ACADEMIC YEAR: 2014/2015
YEAR OF STUDY: 1
SEMESTER: First semester
NUMBER OF CREDITS: 6
CONTACT HOURS: 42
INDIVIDUAL WORK HOURS: 90
a) Knowledge and Understanding
The course aims to provide knowledge of the compatibility and interaction between economy and environment, in particular as regards the use of common resources and sustainable development. The approach starts by widening the notion of "economic system" to understand those parts traditionally excluded in economics textbooks, due to the non-applicability of market mechanism.
b) Ability to apply knowledge and understanding
The aim of the course is to equip the student to solid theoretical tools in order to analyze the complex relationships of the economic system with its environment, including the social relations and collective preferences in relation to environmental values. This will allow the student to manage in their working and professional life the increasingly strict environmental standards.
c) Making judgments
The object of the course is to provide tools for independent judgment regarding the interpretation and management of economic facts that go beyond the mainstream micro and macro textbooks.
d) Communication skills
This course is designed to provide suggestions and ideas for many issues widely discussed in various institutional and organizational levels.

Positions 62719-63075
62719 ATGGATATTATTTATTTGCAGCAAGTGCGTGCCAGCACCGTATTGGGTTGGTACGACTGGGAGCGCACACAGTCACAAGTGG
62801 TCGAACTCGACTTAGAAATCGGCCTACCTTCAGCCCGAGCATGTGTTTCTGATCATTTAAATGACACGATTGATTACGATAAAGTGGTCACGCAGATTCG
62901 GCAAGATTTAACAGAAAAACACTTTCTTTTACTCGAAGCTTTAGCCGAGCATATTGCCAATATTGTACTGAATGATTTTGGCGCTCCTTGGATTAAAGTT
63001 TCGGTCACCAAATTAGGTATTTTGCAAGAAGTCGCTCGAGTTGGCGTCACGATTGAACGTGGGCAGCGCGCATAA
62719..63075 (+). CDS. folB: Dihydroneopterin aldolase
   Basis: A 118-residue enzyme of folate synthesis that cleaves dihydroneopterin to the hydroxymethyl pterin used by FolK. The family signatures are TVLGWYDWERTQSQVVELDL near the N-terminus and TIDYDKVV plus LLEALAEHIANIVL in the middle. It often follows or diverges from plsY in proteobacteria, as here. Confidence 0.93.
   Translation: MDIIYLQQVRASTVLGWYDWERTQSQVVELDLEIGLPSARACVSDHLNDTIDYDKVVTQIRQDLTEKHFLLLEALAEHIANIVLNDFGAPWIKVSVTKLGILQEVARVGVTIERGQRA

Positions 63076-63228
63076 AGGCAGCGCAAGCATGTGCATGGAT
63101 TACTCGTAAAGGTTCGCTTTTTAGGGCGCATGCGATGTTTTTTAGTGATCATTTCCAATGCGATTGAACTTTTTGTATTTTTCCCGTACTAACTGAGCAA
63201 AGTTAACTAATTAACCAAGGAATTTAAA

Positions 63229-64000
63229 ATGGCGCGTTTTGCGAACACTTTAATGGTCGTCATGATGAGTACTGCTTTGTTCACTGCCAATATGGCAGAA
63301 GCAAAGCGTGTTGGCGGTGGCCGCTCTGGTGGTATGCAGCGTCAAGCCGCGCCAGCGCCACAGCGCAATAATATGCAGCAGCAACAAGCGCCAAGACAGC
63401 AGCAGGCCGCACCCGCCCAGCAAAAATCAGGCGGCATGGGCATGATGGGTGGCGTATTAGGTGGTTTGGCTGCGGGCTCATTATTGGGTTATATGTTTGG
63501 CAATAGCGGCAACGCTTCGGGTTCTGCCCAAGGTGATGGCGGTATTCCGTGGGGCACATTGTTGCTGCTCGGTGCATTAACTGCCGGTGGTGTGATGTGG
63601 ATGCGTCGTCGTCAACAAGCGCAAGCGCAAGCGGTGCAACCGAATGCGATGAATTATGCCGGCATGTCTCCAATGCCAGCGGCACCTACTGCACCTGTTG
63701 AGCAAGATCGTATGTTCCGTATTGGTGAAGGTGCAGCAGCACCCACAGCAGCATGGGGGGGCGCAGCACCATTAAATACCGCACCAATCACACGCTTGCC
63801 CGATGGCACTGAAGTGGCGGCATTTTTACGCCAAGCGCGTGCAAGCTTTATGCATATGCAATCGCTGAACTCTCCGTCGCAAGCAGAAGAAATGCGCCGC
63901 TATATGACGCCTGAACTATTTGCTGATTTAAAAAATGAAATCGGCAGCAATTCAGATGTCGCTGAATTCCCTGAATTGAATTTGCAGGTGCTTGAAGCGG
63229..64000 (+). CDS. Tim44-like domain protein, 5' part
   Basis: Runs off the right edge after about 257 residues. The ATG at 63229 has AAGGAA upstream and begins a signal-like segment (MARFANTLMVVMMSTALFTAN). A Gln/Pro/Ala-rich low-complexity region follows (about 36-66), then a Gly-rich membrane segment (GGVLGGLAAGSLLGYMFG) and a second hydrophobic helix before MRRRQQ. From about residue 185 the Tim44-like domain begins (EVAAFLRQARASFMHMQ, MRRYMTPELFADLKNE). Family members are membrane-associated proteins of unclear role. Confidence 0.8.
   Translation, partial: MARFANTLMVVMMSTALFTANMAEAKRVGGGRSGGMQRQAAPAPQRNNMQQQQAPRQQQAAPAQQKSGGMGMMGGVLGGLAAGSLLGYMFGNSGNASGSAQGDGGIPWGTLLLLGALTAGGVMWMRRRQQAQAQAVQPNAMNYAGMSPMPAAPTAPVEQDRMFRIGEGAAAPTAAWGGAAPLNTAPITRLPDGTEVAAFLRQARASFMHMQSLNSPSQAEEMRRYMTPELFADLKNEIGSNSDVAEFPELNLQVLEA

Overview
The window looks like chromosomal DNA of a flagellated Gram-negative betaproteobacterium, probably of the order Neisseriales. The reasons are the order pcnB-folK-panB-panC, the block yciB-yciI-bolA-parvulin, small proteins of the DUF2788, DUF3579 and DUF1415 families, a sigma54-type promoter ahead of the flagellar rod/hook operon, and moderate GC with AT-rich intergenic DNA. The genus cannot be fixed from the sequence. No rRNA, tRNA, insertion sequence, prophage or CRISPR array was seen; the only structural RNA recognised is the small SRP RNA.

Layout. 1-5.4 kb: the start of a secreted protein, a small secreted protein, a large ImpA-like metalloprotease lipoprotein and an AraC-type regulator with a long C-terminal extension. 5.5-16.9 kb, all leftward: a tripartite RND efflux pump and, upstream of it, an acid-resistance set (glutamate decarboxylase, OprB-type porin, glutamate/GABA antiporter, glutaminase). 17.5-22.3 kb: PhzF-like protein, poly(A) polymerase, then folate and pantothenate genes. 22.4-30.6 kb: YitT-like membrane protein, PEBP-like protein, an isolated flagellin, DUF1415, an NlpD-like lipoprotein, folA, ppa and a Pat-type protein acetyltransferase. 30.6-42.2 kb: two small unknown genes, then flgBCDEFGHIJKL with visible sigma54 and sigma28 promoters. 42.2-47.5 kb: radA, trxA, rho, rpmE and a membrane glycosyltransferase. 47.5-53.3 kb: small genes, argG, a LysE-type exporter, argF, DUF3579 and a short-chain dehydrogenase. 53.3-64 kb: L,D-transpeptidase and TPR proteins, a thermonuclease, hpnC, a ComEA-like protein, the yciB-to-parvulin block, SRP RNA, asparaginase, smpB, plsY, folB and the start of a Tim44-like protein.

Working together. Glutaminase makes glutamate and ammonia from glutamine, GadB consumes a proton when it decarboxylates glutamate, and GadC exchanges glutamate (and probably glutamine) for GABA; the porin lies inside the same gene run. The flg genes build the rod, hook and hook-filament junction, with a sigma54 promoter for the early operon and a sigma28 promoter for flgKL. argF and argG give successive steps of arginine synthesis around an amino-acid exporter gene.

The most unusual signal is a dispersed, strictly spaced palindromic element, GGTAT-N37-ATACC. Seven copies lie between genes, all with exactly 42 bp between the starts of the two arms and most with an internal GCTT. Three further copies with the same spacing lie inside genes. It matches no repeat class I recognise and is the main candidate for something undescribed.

e) Learning skills
The course aims to provide the analytical tools to engage critically with the complex picture of environmental issues in the global economy
1. Economy and environment: two parts of a whole
2. Natural resources and market failure
3. Natural resources: scarcity, classification, measurement
4. The theory of non market valuation
5. Economic value, total value of resources
6. Efficiency and sustainability
7. The policy of sustainable resources management
8. Economic models of natural resources
9. Non-renewable resources: measuring the economic value and exploitation
10.Renewable resources models: fresh water management and exploitation
Barry c. Field, NATURAL RESOURCE ECONOMICS, An Introduction. McGraw-Hill, 2008
Lectures and discussions
The final exam is written. There are two questions, with similar weight, with a time limit of one hour.
- Making judgements and Communication and Learning skills
One question deals with theoretical or empirical topics in broad terms, the other concerns an in-depth study labelled in the syllabus as box. Answers must be rigorous, pertinent and complete, because the aim is to show that a good understanding has been achieved.